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African Development Fund approves multi-million dollar grant for Savannah region’s agriculture development project

The board of directors of the African Development Fund has approved a US$27.9mn grant to Ghana for the development of agricultural value chains in the Savannah region

The grant will support farmers with farm inputs to increase the production of climate-resilient maize, rice and soybean, support the poultry value chain, and generate employment for women and youth. It will also significantly increase the incomes of farmers and support household nutrition.

Moreover, the grant aligns with the African Development Bank’s (AfDB’s) medium-term development framework for 2022-2025, which seeks to provide conditions for the private sector to boost growth and create abundant employment opportunities, especially for the youth by transforming agriculture and industry. It is also aligned to the Bank’s priority area focusing on the development of agro-ecological zones, especially the Savannah regions of Africa and creating opportunities for the continent’s youth.

The Savannah Agriculture Value Chain Development Project will be implemented by Ghana’s Ministry of Food and Agriculture from 2023 to 2027 and will benefit at least 150,000 people indirectly and 50,000 directly. In addition to this, it will also add to the production of at least 8,000 hectares of new rice, maize and soybean, in turn improving feed availability for the poultry industry.
The grant will work closely with the Savannah Agriculture Research Institute to support smallholder farmers with equipment to improve planting and crop husbandry, while also supporting the production of certified seeds by commercial farmers. This support will include the enforcement of community by-laws and promote the use of hybrid seeds, good agriculture practices and sound water, climate resilience and adaptation and integrated pest management.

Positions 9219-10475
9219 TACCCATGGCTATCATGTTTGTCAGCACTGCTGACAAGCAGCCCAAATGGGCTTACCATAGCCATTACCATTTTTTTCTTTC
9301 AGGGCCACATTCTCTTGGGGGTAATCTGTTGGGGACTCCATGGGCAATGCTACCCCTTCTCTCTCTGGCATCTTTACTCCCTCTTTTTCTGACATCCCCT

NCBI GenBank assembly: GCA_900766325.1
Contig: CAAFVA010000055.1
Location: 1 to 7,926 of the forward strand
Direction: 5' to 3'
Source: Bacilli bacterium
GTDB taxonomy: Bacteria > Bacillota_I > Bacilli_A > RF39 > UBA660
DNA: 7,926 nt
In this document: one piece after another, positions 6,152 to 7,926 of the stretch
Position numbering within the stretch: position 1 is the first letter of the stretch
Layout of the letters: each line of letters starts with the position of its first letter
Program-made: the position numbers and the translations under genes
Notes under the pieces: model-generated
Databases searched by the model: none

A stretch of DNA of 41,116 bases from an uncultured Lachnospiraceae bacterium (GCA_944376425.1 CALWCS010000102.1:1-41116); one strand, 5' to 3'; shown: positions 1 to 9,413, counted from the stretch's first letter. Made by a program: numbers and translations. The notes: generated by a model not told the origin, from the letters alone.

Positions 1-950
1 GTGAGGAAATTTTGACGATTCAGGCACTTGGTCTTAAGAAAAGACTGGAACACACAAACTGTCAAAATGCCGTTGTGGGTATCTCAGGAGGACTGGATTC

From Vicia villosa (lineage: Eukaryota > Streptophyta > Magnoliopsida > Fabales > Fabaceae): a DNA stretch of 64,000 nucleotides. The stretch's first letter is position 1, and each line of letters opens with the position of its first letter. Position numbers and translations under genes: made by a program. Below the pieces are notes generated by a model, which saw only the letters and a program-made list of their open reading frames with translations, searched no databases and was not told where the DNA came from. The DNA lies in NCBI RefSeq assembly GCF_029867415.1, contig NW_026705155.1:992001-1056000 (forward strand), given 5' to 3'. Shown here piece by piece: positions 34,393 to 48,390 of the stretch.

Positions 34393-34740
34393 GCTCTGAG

AfDB’s acting vice president of its regional development, integration and business delivery complex Marie-Laure Akin-Olugbade mentioned that local capacity building would greatly help reduce imports and help Ghana to mitigate the negative impact of Russia’s invasion of Ukraine on global food systems. Moreover, it would also help alleviate the impacts of climate change, in line with the Bank’s African Emergency Food Production Facility.

“This project has come at a time that Ghana seeks to enhance domestic production and reduce imports. These are the key objectives of Bank’s Feed Africa Strategy,” said Martin Fregene, AfDB’s sector director of Agriculture and Industry. Following approval of the project, Eyerusalem Fasika, Ghana Country Manager of AfDB stated that the approval of this project was a significant addition to the Bank’s active agriculture portfolio in the country with immense potential to contribute to sustainable food systems in Ghana.